I have few tables those have some unicode value of different language. When I am trying to export the data from PostGIS to GeoJSON using ogr2ogr the returned GeoJSON showing wrong unicode language like this


I am using the following command to the export job

ogr2ogr -f GeoJSON /opt//data.geojson PG:"host=localhost dbname=test user=postgres port=5432 password=12345678 tables=data" -t_srs EPSG:4326 -lco ENCODING=UTF-8 
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    How are the strings encoded in PostGIS? How does ogr2ogr find that out? How does it then map those encoded strings to Unicode code points and hence UTF-8 encoding? The ENCODING=UTF-8 does nothing in your example because that's not an option for the geoJSON driver.
    – Spacedman
    Oct 21, 2018 at 13:02
  • The database was encoded in UTF-8. When viewing the table its showing accurate value. Even when doing the query through php it also returned accurate value. Oct 22, 2018 at 5:46
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    Can you create a reproducible example using a tiny table - maybe one row should suffice - such that you can paste a dump of that table somewhere for us to reproduce your problem?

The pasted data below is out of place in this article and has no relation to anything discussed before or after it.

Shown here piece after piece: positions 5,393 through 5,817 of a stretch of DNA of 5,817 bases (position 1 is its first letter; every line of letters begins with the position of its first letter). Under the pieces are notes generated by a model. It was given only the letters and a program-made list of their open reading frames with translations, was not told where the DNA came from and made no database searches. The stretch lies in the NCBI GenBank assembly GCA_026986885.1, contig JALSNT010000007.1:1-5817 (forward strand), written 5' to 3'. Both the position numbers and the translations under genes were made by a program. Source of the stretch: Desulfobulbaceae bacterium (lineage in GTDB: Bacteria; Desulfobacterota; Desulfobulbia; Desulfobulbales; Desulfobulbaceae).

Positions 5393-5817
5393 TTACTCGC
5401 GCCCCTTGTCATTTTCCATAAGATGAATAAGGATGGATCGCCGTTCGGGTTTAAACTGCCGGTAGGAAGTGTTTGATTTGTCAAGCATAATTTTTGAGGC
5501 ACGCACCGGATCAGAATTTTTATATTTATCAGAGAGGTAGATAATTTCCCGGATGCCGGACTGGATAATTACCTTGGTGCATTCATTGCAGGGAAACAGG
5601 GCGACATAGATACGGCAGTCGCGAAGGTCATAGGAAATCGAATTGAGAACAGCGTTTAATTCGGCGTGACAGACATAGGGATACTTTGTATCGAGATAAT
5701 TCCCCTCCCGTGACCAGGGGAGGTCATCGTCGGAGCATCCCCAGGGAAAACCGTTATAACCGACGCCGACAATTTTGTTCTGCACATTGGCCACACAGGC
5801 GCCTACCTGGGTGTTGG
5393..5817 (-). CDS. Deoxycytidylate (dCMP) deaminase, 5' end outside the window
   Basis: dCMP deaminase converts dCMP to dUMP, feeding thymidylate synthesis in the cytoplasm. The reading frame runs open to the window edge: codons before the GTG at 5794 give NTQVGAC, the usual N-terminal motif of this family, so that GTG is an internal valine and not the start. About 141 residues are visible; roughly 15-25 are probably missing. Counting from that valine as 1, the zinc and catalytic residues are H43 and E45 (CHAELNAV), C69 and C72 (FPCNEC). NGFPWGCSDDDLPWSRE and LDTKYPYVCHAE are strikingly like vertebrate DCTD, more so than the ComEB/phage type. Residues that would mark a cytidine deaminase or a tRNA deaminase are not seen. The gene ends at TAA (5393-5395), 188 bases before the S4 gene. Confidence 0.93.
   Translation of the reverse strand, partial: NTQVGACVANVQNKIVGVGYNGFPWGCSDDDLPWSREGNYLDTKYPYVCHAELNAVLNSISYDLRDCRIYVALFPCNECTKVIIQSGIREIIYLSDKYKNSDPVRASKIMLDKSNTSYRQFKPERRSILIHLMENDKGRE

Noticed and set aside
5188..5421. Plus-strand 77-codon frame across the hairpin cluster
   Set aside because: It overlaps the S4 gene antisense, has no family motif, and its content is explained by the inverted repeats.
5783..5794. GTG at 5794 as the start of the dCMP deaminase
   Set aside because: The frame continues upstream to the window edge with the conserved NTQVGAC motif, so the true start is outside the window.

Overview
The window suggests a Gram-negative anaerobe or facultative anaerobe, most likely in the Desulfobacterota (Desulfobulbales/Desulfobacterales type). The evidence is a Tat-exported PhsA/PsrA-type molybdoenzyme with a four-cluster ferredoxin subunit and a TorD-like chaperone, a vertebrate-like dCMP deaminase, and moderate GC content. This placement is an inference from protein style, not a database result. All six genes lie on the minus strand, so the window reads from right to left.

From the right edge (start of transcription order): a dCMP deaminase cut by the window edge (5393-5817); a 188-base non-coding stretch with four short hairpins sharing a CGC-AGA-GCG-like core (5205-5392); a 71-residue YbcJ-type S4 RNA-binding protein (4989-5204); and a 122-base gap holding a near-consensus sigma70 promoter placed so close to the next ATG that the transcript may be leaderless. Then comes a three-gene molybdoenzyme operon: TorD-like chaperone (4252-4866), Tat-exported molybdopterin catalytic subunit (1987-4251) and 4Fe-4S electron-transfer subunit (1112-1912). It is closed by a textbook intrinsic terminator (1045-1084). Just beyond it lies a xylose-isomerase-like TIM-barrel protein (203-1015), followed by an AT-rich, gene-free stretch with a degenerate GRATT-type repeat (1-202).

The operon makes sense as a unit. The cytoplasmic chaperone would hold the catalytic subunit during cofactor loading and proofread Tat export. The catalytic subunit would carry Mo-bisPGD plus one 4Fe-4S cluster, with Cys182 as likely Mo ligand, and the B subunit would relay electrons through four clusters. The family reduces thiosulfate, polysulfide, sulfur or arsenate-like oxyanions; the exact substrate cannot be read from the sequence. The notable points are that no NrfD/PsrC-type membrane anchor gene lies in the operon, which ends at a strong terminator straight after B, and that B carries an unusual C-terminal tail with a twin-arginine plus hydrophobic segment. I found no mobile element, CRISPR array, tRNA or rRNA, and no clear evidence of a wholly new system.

– Spacedman
    Oct 22, 2018 at 7:12
  • Please download the file drive.google.com/open?id=1bGkKu2rYhqBcxfc6Ngo188D_SeDpBlpE. Store it in Postgis and export GeoJSON with ogr2ogr. If you open the JSON file you can see if there any Unicode language rather than english that will be broken as stated in the question. Its an osm file hstore extension will be needed Oct 22, 2018 at 11:57

1 Answer 1


The layer creation option (LCO) ENCODING=UTF-8 does not apply when creating GeoJSON layers. (In fact, it applies to few OGR-supported drivers, including ESRI Shapefile and MapInfo TAB.) So that option is being silently ignored.

According the GIS.SE question GeoJSON attributes encoding limitation, GeoJSON only supports UTF (including UTF-8, -16, and -32). In the reverse direction, the PostGIS database will only support whatever encoding was used when the database was created. ogr2ogr will automatically convert between encodings where necessary, but in this case your database is in UTF-8 and GeoJSON only supports UTF-x. Therefore you should run this command without the -lco switch, and you get what you get.

If you are not viewing the UTF letters as expected, this is an issue of your viewer, whether that be a text editor, desktop GIS, or programming language, not handling the UTF-8 characters correctly.

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